Each of these types of inheritance is equally useful when implemented correctly. Depending on what it is used for, it can create a has-a, can-do or uses-a relationship.

Describe one-way data flow and two-way data binding and what distinguishes the two from one another.

One-way data flow refers to a model utilizing a sole foundation of truth. If you try to make changes to UI fields, the UI generates messages that indicate user intent to the model.

In one-way data flow, only the model has access to the fields and the ability to make changes. The result is that the data only flows in one direction. These types of setups are easier to comprehend and therefore easier for newbies in the development world.

Two-way binding means that the UI fields will be more dynamic and that users can make changes to the model data. Additionally, the model can make changes. However, two-way binding can result in side effects that are difficult to pinpoint and even harder to understand.

You Will Need To Prove Your Knowledge of Formulas

In addition to needing to know the direct answers to the aforementioned 10 javascript interview questions, you will also need to demonstrate your knowledge of certain formulas. Depending on what position you are applying for and how much experience you are expected to have. Due to the fact that these formulas can range in complexity from basic to comprehensive. You will be expected to know what the output of a certain code will be and demonstrate how to create lines of dialogue intended to achieve a certain output.

Javascript Interview Questions

Additional Questions You May Be Asked

Once you prove your knowledge, the interviewer may want to get a little more personal with his or her questions. For instance, he or she may ask why you favor JavaScript. If you don’t favor JavaScript but simply want a job, the interview is not the time to make your feelings known. Some smart answers would be along the lines of the following:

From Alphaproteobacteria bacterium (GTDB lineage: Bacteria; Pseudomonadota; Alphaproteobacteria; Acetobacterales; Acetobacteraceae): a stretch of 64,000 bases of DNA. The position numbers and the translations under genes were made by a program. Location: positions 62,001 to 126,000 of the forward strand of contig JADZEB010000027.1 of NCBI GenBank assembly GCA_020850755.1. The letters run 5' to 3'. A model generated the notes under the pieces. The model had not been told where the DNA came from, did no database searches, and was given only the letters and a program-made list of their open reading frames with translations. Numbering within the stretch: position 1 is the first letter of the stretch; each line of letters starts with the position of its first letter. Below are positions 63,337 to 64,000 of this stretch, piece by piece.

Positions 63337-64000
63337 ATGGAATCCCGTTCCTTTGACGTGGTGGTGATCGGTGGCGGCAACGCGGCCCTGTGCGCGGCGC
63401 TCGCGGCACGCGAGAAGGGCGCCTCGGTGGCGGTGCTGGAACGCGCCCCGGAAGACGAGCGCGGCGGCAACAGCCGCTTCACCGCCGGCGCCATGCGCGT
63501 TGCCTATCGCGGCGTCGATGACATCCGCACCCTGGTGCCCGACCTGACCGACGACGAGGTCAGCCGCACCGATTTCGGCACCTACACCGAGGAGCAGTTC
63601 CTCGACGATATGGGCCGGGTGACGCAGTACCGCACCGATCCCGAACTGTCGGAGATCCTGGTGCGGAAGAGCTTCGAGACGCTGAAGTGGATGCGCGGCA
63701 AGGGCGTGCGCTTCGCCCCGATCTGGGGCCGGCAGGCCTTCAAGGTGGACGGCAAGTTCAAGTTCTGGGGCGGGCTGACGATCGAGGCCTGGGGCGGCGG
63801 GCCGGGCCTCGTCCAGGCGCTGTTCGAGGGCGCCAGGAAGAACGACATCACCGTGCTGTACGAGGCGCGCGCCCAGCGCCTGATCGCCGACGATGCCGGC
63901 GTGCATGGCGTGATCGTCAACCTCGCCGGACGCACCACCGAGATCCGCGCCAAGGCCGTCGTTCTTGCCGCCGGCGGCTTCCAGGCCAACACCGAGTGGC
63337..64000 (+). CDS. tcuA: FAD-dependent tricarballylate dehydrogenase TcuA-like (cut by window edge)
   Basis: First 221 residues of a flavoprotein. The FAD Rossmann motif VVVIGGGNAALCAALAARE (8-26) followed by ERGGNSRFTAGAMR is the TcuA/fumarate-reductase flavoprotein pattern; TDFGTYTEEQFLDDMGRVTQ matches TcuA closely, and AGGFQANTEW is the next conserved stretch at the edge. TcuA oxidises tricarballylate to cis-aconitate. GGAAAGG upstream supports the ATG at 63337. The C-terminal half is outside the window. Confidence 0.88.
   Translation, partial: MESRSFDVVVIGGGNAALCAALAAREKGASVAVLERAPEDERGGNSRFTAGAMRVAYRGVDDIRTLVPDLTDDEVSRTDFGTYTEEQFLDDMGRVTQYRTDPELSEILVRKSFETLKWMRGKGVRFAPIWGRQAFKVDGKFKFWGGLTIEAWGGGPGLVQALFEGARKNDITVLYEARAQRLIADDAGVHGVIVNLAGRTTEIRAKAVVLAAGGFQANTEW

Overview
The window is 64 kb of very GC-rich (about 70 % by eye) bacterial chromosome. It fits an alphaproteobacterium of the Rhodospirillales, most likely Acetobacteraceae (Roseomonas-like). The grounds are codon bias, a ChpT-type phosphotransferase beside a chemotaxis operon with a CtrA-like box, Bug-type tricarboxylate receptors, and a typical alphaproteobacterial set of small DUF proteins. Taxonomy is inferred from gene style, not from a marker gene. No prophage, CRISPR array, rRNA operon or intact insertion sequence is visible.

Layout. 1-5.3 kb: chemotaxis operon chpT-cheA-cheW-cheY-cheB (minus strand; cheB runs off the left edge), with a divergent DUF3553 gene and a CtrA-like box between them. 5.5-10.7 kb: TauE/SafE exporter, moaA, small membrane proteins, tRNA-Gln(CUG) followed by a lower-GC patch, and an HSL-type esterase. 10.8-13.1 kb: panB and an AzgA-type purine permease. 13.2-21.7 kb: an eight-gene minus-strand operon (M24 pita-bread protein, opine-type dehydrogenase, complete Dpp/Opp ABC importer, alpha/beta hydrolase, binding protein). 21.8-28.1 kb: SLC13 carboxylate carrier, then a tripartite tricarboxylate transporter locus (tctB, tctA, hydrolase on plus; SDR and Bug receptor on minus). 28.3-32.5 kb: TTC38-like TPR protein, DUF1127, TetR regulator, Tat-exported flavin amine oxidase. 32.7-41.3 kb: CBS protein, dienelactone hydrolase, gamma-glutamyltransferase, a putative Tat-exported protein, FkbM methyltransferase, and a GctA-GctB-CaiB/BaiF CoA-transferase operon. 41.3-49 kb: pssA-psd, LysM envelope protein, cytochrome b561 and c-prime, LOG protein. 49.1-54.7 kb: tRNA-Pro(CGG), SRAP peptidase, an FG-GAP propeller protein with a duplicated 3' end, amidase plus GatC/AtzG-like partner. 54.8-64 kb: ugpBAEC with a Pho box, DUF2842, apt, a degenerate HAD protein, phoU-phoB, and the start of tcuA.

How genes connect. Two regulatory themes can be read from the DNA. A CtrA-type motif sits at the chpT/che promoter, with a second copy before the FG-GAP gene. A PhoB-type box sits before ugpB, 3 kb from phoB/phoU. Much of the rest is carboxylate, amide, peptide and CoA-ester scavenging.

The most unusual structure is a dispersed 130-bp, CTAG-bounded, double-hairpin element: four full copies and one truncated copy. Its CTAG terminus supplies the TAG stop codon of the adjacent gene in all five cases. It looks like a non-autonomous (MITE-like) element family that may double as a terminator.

• You can write directly in the browser and run it everywhere.
  • You can create closures with ease.
  • It’s easy to get started and, once in, you can write in various other languages.
  • Nearly everything is a (mostly) mutable object.

The thing that most people enjoy about JavaScript, however, is the ability to do just about anything with the language. It is taking over the world, a fact that most developers thoroughly enjoy. Some other cool things you can do with JavaScript include the following:

  • Store and retrieve values
  • Write event handlers to respond to other events and users
  • Define your own classes
  • Define and invoke functions
  • Declare variables
  • Load and use external modules
  • Much, much more

JavaScript Is the Programming Language of the Future

JavaScript is by far the easiest and most universal of all the programming languages. The simplicity and relevance are the top two reasons that developers use it.

More importantly, why employers prefer developers who use it. If you hope to land a good developing job, you need to be fluent in JavaScript and able to convey that fluency to someone who is likely not familiar with the language. This can be tough to do, but, with the right amount of practice, you can answer your interview questions with knowledge and confidence.

Featured Image: CCO Public Domain by Bo-Yi Wu  via Pixabay